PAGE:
I could go google it, of course, but that's what I've hired you for, Jamison: to educate me, and to handle my Marx Brothers affairs -- on second thought, if this were the 1930s (as I pretend it is) I'd want to handle my own Marx Bros. affairs! ;)

Ginger Ingenue said...

Oh, and as for burying your long essays with shorter, daily posting: I've always had a hard time, not wanting to post something too soon after a longer post, or a good post, thinking, "No one's gonna read the essay-ish ones, anyway, especially if they can take the easy way out, and just read the short post on top."

So I often let the longer ones sit around for a while, but then it gets quiet, and boring, and even I lose interest!

Ha. But your blog is so good, and so bright and welcoming (I'm really thinking of changing my main blog color from black to white) that it's a welcome treat to find so many new entries! I do enjoy your longer ones, but the short ones make for varied reading. Like eating a few small meals after a heavy one.

-- I'm not sure where I'm going with this comment, Jamison. But something made me think...

Oh, yes! I remember...the essays.

See, today, I was tempted to come to the office and finish reading your series on the Marx Bros. -- I think I've read two or three parts of it so far -- and to read your first two entries preceding the Max Linder/Silent oscars piece.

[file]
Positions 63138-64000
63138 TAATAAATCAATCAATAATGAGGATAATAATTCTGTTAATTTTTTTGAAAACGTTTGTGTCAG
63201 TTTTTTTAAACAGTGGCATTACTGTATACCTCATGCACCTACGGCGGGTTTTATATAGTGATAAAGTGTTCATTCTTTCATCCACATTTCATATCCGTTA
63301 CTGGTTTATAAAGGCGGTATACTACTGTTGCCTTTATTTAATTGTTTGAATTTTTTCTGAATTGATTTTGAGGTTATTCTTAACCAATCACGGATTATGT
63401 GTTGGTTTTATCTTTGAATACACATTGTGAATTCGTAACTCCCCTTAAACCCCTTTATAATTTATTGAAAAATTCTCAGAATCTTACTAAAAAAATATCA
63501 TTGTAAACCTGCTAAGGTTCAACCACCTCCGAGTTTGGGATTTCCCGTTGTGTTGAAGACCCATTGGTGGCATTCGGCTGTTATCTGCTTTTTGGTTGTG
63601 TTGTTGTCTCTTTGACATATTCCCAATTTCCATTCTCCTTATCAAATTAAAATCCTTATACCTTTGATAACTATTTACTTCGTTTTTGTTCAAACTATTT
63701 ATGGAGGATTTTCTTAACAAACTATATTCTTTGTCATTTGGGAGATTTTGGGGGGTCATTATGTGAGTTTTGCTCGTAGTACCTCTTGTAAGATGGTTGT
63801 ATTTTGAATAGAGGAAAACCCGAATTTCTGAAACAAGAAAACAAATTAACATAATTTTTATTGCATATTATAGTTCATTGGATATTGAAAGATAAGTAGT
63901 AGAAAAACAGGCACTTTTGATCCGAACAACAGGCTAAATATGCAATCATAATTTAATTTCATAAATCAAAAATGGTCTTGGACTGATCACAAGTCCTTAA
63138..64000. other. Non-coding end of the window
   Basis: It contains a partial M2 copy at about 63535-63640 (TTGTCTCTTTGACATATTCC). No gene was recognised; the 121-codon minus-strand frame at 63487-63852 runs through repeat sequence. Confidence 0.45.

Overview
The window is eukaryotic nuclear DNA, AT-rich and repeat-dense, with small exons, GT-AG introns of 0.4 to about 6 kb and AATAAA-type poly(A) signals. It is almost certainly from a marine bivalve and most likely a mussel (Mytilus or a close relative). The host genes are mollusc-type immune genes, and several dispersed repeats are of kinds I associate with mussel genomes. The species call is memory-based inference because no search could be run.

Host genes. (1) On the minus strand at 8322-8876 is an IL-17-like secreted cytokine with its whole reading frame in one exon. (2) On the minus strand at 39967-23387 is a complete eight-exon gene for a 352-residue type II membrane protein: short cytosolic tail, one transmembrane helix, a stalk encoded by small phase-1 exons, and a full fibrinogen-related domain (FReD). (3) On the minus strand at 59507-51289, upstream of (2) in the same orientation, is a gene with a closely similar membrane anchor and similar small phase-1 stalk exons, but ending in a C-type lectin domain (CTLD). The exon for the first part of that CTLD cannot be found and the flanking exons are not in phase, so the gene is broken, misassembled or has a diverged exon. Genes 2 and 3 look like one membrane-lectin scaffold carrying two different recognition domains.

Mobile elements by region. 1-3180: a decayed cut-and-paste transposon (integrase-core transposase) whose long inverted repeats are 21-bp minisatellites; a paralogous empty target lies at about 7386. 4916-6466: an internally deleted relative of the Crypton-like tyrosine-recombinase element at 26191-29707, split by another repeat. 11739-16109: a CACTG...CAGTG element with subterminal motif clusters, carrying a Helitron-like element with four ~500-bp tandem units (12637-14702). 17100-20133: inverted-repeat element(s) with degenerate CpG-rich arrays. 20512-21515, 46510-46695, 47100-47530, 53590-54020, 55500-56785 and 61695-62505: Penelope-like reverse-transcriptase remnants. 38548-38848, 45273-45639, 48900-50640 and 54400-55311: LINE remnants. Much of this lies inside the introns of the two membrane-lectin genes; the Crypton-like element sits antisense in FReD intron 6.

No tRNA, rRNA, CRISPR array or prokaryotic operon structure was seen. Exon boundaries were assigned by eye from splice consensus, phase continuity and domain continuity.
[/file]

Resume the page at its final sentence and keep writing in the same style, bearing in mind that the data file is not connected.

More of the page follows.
So if the short daily posting gets more people in the door, it's your great essays that'll keep 'em indoors.

Unless, they go outdoors, but they had no right to go outdoors, and can't come back in! ;)

Ha. If I ever kill my blog, I'm gonna claim it wasn't killed, but eaten -- Moths eat it! Left-handed moths!!

I've been watching ANIMAL CRACKERS every night before going to sleep, and I think it's starting to permanently adhere itself to my brain. ;)

Yvette said...

Oh for sure, Peter O'Toole. He wuz robbed. I love Gregory Peck, but O'Toole branded that movie as his own. He and Lean made a god of Lawrence. I posted about some Brit films on my blog yesterday and LAWRENCE was my numero uno. :)

It is a stinking shame that this guy has never won an Oscar.

I liked Cliff Robertson in CHARLY. But, c'mon. O'Toole gave a classic performance.

Mythical Monkey said...

I posted about some Brit films on my blog yesterday and LAWRENCE was my numero uno. :)

I actually read your blog yesterday and think the line about O'Toole and Lean making a god of Lawrence is right on the money. He's like a fiery angel or something, some pure, ethereal creature, more than a man.

Katie-Bar-The-Door and I watched the first ninety minutes or so on TCM last night (despite already owning the DVD -- we started watching and didn't want to stop). O'Toole is just magnificent.

Mythical Monkey said...

So I often let the longer ones sit around for a while, but then it gets quiet, and boring, and even I lose interest!

That's what I usually do, but eventually the crickets start chirping. That or Mister Muleboy starts agitating for a photo of Louise Brooks or something.

Maybe with luck I can finish Part Four of the 1906-1914 essay before the weekend. It's about Mack Sennett, Roscoe Arbuckle, Mabel Normand and Charlie Chaplin.

Mythical Monkey said...

If I ever kill my blog, I'm gonna claim it wasn't killed, but eaten -- Moths eat it! Left-handed moths!!

Left-handed moths ... You know, I'd buy you a parachute if I thought it wouldn't open.

Hey, I got pair-a shoes!